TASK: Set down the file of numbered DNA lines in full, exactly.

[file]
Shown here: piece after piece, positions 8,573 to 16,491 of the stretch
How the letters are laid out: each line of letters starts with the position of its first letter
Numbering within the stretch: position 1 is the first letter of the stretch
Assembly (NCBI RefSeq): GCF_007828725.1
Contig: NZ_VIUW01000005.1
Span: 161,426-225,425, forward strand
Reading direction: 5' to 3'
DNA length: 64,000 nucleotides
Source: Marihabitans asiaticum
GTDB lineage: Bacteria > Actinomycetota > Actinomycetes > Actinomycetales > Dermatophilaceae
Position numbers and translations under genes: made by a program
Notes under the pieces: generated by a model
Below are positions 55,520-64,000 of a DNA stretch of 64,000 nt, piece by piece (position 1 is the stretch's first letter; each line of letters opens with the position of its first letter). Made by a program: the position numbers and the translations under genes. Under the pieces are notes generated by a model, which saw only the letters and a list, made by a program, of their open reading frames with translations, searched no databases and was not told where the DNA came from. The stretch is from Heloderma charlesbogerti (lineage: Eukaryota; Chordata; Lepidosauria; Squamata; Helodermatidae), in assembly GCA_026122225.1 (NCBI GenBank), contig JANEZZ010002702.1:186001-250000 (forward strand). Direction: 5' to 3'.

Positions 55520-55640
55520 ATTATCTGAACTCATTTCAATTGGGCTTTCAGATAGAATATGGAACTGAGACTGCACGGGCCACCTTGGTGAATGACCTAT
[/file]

Shown here: piece after piece, positions 8,573 to 16,491 of the stretch
How the letters are laid out: each line of letters starts with the position of its first letter
Numbering within the stretch: position 1 is the first letter of the stretch
Assembly (NCBI RefSeq): GCF_007828725.1
Contig: NZ_VIUW01000005.1
Span: 161,426-225,425, forward strand
Reading direction: 5' to 3'
DNA length: 64,000 nucleotides
Source: Marihabitans asiaticum
GTDB lineage: Bacteria > Actinomycetota > Actinomycetes > Actinomycetales > Dermatophilaceae
Position numbers and translations under genes: made by a program
Notes under the pieces: generated by a model
Below are positions 55,520-64,000 of a DNA stretch of 64,000 nt, piece by piece (position 1 is the stretch's first letter; each line of letters opens with the position of its first letter). Made by a program: the position numbers and the translations under genes. Under the pieces are notes generated by a model, which saw only the letters and a list, made by a program, of their open reading frames with translations, searched no databases and was not told where the DNA came from. The stretch is from Heloderma charlesbogerti (lineage: Eukaryota; Chordata; Lepidosauria; Squamata; Helodermatidae), in assembly GCA_026122225.1 (NCBI GenBank), contig JANEZZ010002702.1:186001-250000 (forward strand). Direction: 5' to 3'.

Positions 55520-55640
55520 ATTATCTGAACTCATTTCAATTGGGCTTTCAGATAGAATATGGAACTGAGACTGCACGGGCCACCTTGGTGAATGACCTAT